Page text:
Do you find that you’re always being told to sit up straight? Do you notice that you have shoulder pain after work? Are you developing a hunchback? If you’re nodding yes to these questions, chances are you have Upper Crossed Syndrome, or UCS. This is a muscle imbalance that occurs in the head and shoulders. It is often found in people who work desk jobs or sit with poor posture for most of the day.
As a result of this, they have weak cervical flexors and lower trapezius muscles (which form a straight line when looking from the side) and tight upper trapezius and pectoral muscles (forming the cross when looking from the side). Wow! That’s a lot of wires being crossed! UCS causes a person’s head to seemingly lean forward, their body to appear hunched, and their shoulders to ache often.
If you’ve been diagnosed with UCS, or notice any of the above symptoms, call our office today to speak with a physical therapist about correcting the problem before it’s too late.
Symptoms of Upper Crossed Syndrome
People struggling with this condition normally appear stooped over with rounded shoulders. According to Healthline, this is because the deformed muscles put strain on the surrounding joints, bones, muscles and tendons. Below is a list of symptoms that accompany UCS:
- Neck pain
- Weakness in the front of the neck
- Strain in the back of the neck
- Pain in the upper back and shoulders, as well as the lower back
- Tightness and pain in the chest
- Trouble with sitting to read or watch TV
- Trouble driving for long periods
- Pain and reduced movement in the ribs
How Can A Physical Therapist Treat Upper Crossed Syndrome?
Physical therapy is the best route to go when it comes to Upper Crossed Syndrome. Not only can a physical therapist relieve pain symptoms, but they can also eliminate underlying causes for your pain. You’d be surprised at what you don’t know about your body!
Your physical therapist can create a custom treatment plan that will address your pain levels as well as your symptoms. Typically, your physical therapy treatment plan will be divided into three parts – stretching the upper trapezius and pectoral muscles, strengthening the cervical flexors and lower trapezius muscles, and training you to make postural adjustments throughout the day to avoid future recurrence.
It seems like a lot, but don’t worry! That’s what your physical therapist is here for. Read on to learn more details about each part of this treatment method for UCS.
- Stretching – When it comes to Upper Crossed Syndrome, the first thing to focus on is restoring shortened muscles. When one muscle is tightened or shortened, the opposite muscle relaxes. Your physical therapist will recommend a series of stretches and other therapies, like myofascial release and massage, to lengthen the upper trapezius and pectoral muscles.
- Strengthening – Strengthening exercises in your physical therapy treatment will target the cervical flexors and lower trapezius muscles. The most basic stretch is one called the “chin tuck.” Your physical therapist will instruct you to lay on your back with your knees bent, without a pillow to support your head. Next, bring your chin as close to your neck as possible, while keeping the back of your head on the floor and your mouth closed. Keeping your head straight, hold this position for 10 seconds, 10 to 12 times. This is another exercise that you can do at home by yourself as well, so you can continue to make progress outside of your appointments!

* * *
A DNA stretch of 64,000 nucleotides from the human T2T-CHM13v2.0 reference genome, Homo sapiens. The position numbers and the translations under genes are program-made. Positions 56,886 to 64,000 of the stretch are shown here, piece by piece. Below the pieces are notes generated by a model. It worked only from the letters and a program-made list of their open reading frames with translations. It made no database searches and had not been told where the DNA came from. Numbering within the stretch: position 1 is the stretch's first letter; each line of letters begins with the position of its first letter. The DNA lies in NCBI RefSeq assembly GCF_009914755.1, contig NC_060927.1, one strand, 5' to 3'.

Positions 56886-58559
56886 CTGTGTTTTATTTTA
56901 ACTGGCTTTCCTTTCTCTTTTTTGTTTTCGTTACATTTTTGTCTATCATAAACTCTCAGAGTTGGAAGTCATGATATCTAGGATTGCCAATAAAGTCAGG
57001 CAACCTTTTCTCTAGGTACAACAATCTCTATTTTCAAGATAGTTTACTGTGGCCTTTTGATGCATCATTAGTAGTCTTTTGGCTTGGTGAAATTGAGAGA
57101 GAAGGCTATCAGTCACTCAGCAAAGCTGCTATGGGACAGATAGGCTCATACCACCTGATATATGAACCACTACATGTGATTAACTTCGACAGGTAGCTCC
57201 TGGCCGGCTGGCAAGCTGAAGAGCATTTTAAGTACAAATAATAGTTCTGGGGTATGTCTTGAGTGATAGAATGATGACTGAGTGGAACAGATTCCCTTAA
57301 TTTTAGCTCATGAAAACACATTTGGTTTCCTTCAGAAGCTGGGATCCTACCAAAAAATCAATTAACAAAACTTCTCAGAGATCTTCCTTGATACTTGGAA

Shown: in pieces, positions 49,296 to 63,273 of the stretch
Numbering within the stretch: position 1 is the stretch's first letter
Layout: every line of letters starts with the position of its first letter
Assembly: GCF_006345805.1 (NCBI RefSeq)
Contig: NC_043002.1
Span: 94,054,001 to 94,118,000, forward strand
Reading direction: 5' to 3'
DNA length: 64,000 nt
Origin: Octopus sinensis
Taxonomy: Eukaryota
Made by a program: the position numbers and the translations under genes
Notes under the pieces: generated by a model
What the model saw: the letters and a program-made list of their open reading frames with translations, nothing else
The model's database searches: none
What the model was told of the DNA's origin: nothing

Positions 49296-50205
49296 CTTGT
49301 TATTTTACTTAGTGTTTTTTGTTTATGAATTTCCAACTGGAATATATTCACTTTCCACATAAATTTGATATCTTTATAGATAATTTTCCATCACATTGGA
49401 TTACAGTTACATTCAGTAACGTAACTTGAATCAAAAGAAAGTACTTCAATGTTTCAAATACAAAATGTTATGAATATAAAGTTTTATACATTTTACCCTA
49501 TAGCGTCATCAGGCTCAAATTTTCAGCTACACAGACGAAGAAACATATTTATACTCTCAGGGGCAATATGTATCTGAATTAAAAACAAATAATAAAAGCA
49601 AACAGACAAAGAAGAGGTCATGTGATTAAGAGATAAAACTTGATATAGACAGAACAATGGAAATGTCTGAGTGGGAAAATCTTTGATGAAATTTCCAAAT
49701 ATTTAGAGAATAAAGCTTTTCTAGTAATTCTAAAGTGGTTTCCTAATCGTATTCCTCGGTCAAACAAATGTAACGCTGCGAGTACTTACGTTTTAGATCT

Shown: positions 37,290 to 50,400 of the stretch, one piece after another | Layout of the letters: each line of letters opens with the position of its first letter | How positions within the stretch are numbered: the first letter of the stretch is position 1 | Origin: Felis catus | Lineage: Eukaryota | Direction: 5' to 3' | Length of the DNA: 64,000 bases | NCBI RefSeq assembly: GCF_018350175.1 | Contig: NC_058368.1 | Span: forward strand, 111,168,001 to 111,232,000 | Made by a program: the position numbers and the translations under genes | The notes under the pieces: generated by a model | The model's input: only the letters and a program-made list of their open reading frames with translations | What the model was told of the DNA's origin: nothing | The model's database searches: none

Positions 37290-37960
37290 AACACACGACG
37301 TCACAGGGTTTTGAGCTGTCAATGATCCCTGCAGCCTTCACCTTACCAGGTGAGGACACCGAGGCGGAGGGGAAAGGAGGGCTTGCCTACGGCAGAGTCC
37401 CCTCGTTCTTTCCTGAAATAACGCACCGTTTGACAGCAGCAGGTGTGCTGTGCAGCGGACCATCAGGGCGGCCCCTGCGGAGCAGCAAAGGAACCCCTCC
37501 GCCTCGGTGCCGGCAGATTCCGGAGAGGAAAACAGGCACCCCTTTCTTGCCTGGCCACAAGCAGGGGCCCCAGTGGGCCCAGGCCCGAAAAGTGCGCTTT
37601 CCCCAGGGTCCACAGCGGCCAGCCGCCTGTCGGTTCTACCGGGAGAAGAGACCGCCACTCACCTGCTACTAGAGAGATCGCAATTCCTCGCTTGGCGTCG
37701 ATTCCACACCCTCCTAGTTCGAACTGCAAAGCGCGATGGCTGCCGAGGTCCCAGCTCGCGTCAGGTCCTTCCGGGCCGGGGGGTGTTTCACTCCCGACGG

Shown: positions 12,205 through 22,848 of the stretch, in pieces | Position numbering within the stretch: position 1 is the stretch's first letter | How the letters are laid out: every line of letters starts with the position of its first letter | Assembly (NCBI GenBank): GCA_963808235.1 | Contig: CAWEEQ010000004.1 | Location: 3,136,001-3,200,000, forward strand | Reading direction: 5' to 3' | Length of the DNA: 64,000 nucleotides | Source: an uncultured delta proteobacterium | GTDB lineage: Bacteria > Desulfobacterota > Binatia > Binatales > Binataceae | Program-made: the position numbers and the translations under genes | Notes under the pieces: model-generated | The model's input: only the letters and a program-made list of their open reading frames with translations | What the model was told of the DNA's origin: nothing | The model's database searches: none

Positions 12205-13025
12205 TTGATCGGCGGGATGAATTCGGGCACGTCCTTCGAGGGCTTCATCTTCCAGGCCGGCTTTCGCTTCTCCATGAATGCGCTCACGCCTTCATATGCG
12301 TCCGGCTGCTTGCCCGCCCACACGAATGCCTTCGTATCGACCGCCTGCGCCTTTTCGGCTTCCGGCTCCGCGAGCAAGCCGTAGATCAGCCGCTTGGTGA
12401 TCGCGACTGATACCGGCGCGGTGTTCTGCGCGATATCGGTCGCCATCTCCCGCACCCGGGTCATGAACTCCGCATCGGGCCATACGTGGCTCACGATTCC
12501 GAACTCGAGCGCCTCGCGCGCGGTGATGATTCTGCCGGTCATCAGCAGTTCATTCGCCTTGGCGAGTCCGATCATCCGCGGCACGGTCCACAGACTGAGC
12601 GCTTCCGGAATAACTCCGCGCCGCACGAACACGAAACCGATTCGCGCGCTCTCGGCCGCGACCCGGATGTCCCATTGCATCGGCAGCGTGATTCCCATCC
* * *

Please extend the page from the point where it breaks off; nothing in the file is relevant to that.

- Postural Correction – You can do hours upon hours of stretching and strengthening exercises but it’ll be for nothing if you don’t address your posture! This is the problem that landed you with UCS in the first place. So, to address it, practice standing with your back and the back of your head against a wall. Your feet should be about six inches or so from the wall. Your neck should be two fingers-width from the wall. This is a fast and easy way to remind yourself what it feels like to stand up straight and have proper posture. Think of it as a way to retrain your body to know when it’s slouching.
You can also get a standing desk or adjust your own desk to be raised up a bit to allow for a more neutral posture sitting position. Pay attention to your posture as you text, type on a computer, cook in the kitchen, or drive.
Contact Our Office Today!
It’s easy for people to put off correcting something like their posture, because they’ve become so used to slouching or being hunched over. Putting off treatment will only make correcting the problem a longer process in the future!
Not only will you look better from a postural perspective, you will see bigger gains in your athletic performance. For more information about UCS or to find out more about the three part routine for correcting this issue, contact our physical therapy office today. We’re ready and waiting for your call, and we can’t wait to see the improvements you’re bound to make in our care.